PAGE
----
The FMJ and the Prosecution of Crimes in Connection with the Holocaust

This project examines the position of the FMJ toward prosecution of NS crimes by the German justice system, which did not begin until 1950 in the Federal Republic with Law No. 13 of the Council of High Commissioners. However, at first only crimes committed by Germans against Germans were prosecuted. But it became clear at the latest in 1958 during the trial against the Ulm Einsatzgruppe (mobile operational unit) that this perspective was insufficient. Following the establishment of the Central Office of the Land Justice Administrations for the Investigation of National Socialist Crimes in Ludwigsburg in 1958, National Socialist crimes of homicide against civilians outside of the territory of the Federal Republic were prosecuted; these primarily involved those crimes that had been committed independently of actual acts of war, for example in concentration camps or ghettos, as well as the mass murders committed by so-called Einsatzgruppen (mobile operational units).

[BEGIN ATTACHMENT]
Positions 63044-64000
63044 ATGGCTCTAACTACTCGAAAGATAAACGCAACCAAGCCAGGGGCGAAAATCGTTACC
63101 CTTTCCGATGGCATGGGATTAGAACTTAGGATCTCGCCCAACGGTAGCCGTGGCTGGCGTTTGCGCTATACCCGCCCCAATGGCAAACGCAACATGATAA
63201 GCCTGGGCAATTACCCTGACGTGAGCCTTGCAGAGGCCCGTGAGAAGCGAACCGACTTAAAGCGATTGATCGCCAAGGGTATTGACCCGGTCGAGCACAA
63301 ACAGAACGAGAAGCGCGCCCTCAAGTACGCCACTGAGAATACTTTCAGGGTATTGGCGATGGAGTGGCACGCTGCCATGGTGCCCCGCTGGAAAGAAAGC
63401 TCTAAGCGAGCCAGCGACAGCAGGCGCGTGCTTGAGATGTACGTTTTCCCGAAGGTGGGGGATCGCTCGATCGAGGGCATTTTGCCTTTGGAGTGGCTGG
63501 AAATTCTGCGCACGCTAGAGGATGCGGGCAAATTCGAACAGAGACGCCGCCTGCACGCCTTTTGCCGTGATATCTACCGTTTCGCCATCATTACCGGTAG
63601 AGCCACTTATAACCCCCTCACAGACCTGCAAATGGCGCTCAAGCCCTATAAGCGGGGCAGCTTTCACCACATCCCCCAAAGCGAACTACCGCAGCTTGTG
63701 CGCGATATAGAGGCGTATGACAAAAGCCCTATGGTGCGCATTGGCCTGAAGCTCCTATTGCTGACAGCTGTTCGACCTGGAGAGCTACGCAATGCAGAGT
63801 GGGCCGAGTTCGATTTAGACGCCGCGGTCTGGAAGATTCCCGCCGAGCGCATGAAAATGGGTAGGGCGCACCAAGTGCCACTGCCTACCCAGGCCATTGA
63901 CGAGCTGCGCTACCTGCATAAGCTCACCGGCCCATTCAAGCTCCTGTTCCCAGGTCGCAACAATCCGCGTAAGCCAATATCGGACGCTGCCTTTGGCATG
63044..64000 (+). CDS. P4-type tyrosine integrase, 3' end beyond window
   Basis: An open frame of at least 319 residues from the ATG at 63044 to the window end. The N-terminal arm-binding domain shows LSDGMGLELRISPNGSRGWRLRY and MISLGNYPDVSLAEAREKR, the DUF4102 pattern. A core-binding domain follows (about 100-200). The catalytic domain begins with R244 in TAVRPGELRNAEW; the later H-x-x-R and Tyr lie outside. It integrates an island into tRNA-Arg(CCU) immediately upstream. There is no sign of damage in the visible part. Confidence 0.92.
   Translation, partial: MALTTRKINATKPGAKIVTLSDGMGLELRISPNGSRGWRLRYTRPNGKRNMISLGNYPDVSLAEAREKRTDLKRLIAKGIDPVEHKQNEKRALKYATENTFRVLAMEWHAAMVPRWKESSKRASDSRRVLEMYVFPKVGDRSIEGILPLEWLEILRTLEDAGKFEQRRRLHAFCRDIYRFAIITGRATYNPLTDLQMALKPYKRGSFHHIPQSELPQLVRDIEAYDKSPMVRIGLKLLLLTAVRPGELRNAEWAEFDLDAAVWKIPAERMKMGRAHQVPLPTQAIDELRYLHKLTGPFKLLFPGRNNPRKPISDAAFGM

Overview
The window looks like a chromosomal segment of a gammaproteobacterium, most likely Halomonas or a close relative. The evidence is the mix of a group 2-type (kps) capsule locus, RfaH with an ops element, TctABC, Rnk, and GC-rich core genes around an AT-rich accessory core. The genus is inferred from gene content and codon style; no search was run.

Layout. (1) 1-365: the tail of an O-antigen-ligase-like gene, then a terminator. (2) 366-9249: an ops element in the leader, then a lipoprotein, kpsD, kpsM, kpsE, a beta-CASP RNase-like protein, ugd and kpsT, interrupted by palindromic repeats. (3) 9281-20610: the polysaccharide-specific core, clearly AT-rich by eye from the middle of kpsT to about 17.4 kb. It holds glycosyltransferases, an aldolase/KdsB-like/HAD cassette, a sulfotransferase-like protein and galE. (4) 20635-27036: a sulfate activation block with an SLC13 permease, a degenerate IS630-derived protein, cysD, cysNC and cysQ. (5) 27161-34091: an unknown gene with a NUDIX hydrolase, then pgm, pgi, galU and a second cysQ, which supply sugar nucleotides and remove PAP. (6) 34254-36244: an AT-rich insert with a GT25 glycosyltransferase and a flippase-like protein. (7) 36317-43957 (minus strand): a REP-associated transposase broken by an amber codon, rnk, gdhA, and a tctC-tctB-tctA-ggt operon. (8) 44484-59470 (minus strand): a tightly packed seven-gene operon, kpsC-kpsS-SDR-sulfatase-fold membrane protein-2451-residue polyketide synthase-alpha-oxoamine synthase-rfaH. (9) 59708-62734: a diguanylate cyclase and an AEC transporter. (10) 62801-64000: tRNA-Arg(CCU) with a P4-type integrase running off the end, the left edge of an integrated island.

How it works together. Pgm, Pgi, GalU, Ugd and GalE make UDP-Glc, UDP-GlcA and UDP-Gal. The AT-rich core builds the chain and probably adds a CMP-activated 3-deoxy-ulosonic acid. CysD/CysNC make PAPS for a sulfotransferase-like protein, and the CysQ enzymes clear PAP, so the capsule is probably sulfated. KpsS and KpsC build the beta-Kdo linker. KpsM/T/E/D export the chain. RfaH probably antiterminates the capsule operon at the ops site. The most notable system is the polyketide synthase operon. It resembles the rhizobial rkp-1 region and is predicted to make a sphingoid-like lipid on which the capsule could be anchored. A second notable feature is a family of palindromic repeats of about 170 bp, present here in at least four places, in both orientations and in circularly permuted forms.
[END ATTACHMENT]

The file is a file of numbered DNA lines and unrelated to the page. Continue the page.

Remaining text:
Initial research results of the IAC study may be found in the article (in German only) by Thomas Vormbaum, "Die strafrechtliche Aufarbeitung der nationalsozialistische Justizverbrechen in der Nachkriegszeit," in: Die Rosenburg, edited by Manfred Görtemaker und Christoph Safferling, Göttingen 2013. Also: Günter Hirsch, "Die Bundesdeutsche Justiz und die Aufarbeitung von NS-Justizunrecht," in: Die Verantwortung von Juristen, edited by the IAC, Berlin 2013.